There were two reasons I wanted to speak today; I wanted to tell everyone here about the man I knew, Dad and friend; I also wanted to say something to my dad which I never got to say, but which I had planned to when I next got the chance; I’ll start by telling you about him.
I think I could talk for a lifetime about the man that I call Dad; he could talk to anyone, relate to everyone, and he knew exactly what to do in every situation. I remember the time, Mum, Dad, Abs and I went to Disneyland
– We had booked to stay in the
Sports Hotel, a sprawling apart-hotel just outside the theme park. Upon
arrival, we realized that the hotel was not quite to our liking (I say WE
rather loosely, Mum was probably the main instigator here) – I won’t go into
detail, but suffice to say that it wasn’t going to be a culturally enriching
experience... At this point, Dad marched us straight past the reception, across
the lobby and to the nearest phone, where he made a call to the Florida
hotel, the main hotel within the park. He enquired as to the availability of
rooms here, to be told that this hotel was fully booked, as it would be, at the
height of summer. A normal person in this situation might thank the kind,
friendly American lady on the phone, walk back to reception and check his
family in, making the best of what we had. Not Dad – He said to that kind,
friendly American lady; Disney Castle
“Miss, can I ask you a question; If Bill Clinton called you right now and asked you if he could have a room in this hotel for the next 5 nights for him and his family, what would you say?”
She replied that, should that happen, they would likely find Mr Clinton a room as requested. To this, my Dad replied;
“Well Miss, I can tell you that Bill is unable to make it at the moment, so would it be possible to have his room instead?”
We stayed at the
hotel for 5 nights, in a
fantastic room overlooking the park. Disney Castle
I’ll always remember the way Dad could tell a joke about anything – He used to boast that, if you said a word, any word, he’d have a joke related to it, and a follow up from that leading into another… and another… etc. etc. I’m sure you all will as well. Man, did Dad like to tell a joke. At this point, most people might add in one of the classics, but I’m sure you’d have heard it already. There were only 5 in total.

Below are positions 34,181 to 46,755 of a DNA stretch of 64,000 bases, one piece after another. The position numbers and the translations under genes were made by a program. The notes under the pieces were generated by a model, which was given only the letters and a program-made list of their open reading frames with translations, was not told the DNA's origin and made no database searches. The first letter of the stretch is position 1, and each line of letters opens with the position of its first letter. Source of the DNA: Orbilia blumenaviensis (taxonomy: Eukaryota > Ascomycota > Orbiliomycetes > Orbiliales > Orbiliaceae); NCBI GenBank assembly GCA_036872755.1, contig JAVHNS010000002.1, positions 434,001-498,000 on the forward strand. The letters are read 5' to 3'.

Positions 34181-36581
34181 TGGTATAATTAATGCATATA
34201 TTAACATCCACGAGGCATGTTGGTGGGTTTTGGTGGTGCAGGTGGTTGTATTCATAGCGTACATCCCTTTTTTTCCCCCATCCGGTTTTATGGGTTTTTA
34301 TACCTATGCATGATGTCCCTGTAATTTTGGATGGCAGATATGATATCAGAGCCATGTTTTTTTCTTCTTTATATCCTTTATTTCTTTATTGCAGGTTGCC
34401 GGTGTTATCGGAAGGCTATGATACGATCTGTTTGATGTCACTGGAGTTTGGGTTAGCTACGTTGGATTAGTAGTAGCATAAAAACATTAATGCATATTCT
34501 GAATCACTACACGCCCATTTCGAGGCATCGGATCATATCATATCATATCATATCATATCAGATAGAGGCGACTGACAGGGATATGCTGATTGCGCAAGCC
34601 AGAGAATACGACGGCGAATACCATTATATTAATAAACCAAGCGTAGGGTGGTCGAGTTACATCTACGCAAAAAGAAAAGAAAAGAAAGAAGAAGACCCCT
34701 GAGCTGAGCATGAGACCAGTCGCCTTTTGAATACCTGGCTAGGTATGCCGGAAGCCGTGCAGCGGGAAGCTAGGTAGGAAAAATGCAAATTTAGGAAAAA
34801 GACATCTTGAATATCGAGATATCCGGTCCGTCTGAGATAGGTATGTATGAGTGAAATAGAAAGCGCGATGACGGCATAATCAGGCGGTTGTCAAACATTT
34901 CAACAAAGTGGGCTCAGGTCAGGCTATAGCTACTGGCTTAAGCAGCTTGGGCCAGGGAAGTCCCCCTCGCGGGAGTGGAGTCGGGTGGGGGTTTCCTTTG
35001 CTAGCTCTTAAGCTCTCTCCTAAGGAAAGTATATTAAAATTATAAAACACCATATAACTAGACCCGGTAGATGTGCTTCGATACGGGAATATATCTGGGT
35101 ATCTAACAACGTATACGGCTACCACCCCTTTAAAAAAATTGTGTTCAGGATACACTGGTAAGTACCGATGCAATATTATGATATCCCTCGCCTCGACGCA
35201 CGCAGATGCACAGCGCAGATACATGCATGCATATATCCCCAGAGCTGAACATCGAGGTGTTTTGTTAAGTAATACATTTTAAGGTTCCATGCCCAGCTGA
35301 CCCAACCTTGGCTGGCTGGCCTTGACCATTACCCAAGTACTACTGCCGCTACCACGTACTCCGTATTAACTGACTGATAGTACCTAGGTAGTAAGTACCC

A music lover, Dad imparted in me a passion for playing and listening to Music. I grew up on Led Zeppelin, Pink Floyd, Dire Straights and many more, learning early on that these guys were pretty cool, and thinking that my Dad must be as well, if he listens to them… As I got older, I realized this was slightly misguided – Dad’s not cool, he listens to Oldie music, not the newer stuff like Green Day, Nirvana etc. When we went look at guitars one day, Dad tried a few out, strumming chords to Stairway to Heaven and American Pie; I was talking to the guy in the shop about a few bands, Green Day were my favourite at the time, when across the shop, Dad starts playing their newest single, Basket Case, on a Fender Strat; The guy was suitably impressed, asking me “is that your Dad playing Basket Case?”. I was pretty proud to say “Yes”.
One moment that I got to share with the old man was a concert he took me to in 2007, Led Zeppelin – This was a great day for both of us, as 25 years before, Dad had gone to see them, pretty much the same age as I was then. That was a pretty special day, and one that I’ll remember forever.
I could go on; Dad loved his Family, Chelsea, his business, his golf, his skiing, his beer and food (check out the pictures later, this was clearly a man who liked his beer and his food), and he did them all to the max. This was a guy who enjoyed life, and did the things that he wanted to do. Even after he got ill, Dad made sure that he enjoyed the things he could continue too - We went to
most weekends, he developed a love of random alcoholic beverages, Moscow Mules,
Crabbies Ginger beer, etc. Chelsea
But I think the most important thing was that we all spent a lot of time together as a family, enjoying each others company. Dad was a family man, and illness or no illness, he didn’t let anything get in the way of his love for us, or his desire to make sure that we did the things that that we wanted to do; that he wanted us to do.
And here’s the bit that I wanted to say to my Dad, but didn’t get the chance.
Dad, before we said goodbye, you told me it was best to make a “bucket list”, a list of things that you want to do before you die. I thought about it long and hard flying back from Oz, and I realized there was only one thing that I’d put on mine. The only thing that I truly I want in my life is to know that I have been even half the man that you were, and even half the Dad that you have been to me.
Bye Dad, I love you, and I’ll see you on that black run in Flane.